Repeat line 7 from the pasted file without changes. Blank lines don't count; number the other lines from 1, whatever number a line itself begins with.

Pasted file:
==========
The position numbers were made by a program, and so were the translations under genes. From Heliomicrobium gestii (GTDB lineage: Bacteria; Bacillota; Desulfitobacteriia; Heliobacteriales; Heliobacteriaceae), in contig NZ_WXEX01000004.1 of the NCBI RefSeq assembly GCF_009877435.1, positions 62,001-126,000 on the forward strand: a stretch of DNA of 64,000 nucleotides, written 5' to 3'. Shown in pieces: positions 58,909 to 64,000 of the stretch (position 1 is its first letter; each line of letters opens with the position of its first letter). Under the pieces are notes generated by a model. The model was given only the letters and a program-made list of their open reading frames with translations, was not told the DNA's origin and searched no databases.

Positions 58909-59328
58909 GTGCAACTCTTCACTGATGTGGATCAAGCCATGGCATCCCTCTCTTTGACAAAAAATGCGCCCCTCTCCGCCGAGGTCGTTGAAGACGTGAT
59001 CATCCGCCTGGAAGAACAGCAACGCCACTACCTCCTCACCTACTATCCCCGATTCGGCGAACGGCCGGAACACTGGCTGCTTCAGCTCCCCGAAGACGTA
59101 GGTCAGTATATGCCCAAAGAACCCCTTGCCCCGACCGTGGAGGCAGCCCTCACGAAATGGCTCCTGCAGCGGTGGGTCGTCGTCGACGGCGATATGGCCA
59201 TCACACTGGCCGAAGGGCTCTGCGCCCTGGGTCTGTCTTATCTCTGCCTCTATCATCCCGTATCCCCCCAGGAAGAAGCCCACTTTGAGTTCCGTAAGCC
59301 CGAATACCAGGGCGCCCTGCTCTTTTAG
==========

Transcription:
59301 CGAATACCAGGGCGCCCTGCTCTTTTAG